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Japan marks decade since 2011 quake, tsunami and nuclear disaster
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Japan on Thursday marks 10 years since the worst natural disaster in the country's living memory: a powerful earthquake, deadly tsunami and nuclear meltdown that traumatized a nation.

Around 19,500 people were killed or left missing in the disaster, most of them claimed by the towering waves that swept across swathes of the northeast coast after one of the strongest quakes ever recorded.

The ensuing nuclear meltdown at the Fukushima Daiichi nuclear plant blanketed nearby areas with radiation, rendering some towns uninhabitable for years and displacing tens of thousands of residents.

The day will be full of private and public ceremonies, with a minute's silence marked nationwide at 14.46 local time, the precise moment a 9.0-magnitude quake struck on March 11, 2011, triggering the disaster.

On Wednesday and Thursday there were searches in Miyagi and Fukushima regions for those still missing, as loved ones refuse to relinquish hope of finding them even a decade on.

The chances of success may appear slim, but just last week the remains of a woman missing since the tsunami were identified, in what her surviving son described as a chance to process his emotions and move forward.

In Tokyo, a slimmed-down ceremony observing virus rules will be held at the national theater, with speeches delivered by Emperor Naruhito and Prime Minister Yoshihide Suga.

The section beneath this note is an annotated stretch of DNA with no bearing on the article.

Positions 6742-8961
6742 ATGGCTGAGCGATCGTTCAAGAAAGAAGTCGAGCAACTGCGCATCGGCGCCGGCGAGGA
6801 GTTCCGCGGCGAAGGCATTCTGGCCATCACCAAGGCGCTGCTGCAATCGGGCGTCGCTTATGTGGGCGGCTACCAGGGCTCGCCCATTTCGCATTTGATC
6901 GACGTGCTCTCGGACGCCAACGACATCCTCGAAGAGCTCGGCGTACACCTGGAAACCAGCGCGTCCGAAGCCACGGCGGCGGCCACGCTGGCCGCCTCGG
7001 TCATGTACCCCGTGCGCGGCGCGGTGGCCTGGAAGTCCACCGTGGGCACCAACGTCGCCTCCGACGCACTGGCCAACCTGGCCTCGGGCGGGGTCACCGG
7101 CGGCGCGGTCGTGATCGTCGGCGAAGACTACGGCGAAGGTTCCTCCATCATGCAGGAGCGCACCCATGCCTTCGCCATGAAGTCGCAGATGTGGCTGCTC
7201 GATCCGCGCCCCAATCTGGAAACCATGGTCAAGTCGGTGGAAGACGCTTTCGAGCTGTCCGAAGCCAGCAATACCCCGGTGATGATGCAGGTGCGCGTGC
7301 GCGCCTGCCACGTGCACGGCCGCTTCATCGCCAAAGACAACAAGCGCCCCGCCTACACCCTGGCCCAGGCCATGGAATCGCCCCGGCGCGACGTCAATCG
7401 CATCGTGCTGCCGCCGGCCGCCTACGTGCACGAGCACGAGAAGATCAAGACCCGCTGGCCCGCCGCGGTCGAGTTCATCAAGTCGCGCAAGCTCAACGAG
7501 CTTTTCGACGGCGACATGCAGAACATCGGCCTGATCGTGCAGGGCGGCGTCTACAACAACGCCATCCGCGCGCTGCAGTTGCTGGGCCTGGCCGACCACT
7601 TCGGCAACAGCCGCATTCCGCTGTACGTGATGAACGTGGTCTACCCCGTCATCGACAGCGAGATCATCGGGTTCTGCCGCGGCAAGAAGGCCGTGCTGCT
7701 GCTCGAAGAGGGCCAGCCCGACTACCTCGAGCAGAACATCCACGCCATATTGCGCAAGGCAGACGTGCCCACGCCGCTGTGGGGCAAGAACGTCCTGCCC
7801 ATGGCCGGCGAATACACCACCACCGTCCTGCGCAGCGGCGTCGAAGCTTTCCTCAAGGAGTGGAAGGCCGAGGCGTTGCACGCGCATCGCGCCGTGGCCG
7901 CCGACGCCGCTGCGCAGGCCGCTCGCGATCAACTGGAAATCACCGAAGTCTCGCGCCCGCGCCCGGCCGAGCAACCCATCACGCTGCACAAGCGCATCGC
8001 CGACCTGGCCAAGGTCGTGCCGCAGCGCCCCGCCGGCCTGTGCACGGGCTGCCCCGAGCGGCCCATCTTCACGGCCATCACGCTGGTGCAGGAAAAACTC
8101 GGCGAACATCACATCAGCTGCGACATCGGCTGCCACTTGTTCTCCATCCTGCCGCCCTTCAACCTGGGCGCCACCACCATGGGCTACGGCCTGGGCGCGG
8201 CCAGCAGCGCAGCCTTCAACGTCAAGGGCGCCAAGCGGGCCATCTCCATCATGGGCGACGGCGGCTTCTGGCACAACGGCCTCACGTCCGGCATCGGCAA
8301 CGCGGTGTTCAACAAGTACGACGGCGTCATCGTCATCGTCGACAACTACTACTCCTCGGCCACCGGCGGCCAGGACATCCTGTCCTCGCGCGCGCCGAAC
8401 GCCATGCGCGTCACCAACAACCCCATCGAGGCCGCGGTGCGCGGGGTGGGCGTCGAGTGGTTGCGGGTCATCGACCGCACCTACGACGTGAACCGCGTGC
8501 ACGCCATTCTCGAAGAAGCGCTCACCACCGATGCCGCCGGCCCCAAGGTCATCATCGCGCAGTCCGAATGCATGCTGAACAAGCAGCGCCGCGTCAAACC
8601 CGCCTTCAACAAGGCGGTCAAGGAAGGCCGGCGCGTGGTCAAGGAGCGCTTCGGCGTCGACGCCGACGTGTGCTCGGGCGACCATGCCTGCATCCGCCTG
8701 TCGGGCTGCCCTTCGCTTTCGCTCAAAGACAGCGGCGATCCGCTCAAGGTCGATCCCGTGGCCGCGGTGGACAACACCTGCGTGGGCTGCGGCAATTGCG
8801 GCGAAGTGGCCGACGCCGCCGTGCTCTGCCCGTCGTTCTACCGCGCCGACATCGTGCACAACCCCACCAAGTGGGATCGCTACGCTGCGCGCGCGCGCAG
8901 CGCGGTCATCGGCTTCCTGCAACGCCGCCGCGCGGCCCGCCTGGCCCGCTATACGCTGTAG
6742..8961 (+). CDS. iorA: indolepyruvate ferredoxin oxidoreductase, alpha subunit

Tokyo and surrounding areas are currently under a virus state of emergency, so the audience invited to the event will be smaller than usual.

The virus will also affect events elsewhere, including an annual prayer gathering held on top of the imposing sea walls in the town of Taro in Iwate.

Participants usually hold hands as they pray for those lost in the tsunami, but this year they will observe social distancing as they remember the dead.

The anniversary is being marked just two weeks before the Olympic torch relay kicks off in Fukushima prefecture, nodding to efforts to cast the event as the 'Reconstruction Games'.

The pandemic has cast a long shadow over the Olympics, forcing their unprecedented year-long postponement, but the government and organizers are hoping the relay will bring the spotlight back to the region.

For many, the anniversary will be a moment for private reflection on a tragedy that continues to reverberate, with tens of thousands of people who evacuated fearing radiation still displaced and around two percent of Fukushima still off-limits.



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The Fukushima disaster in maps and charts:



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On March 11, 2011, at 2:46pm, a magnitude 9.0 earthquake struck off the coast of Japan.

The country is located along the “Ring of Fire” – where about 90 percent of all earthquakes occur – and the massive tremor triggered a series of large tsunami waves that devastated its eastern coast.



[Image: taOOlzQH_o.png]



The 2011 Tohoku earthquake and tsunami natural disaster is one of the deadliest in Japanese history, with an estimated 19,500 people killed or listed as missing.

It is also one of the most destructive, causing the seafloor to move a few metres east and the coastline to submerged by half a metre (1.64 feet).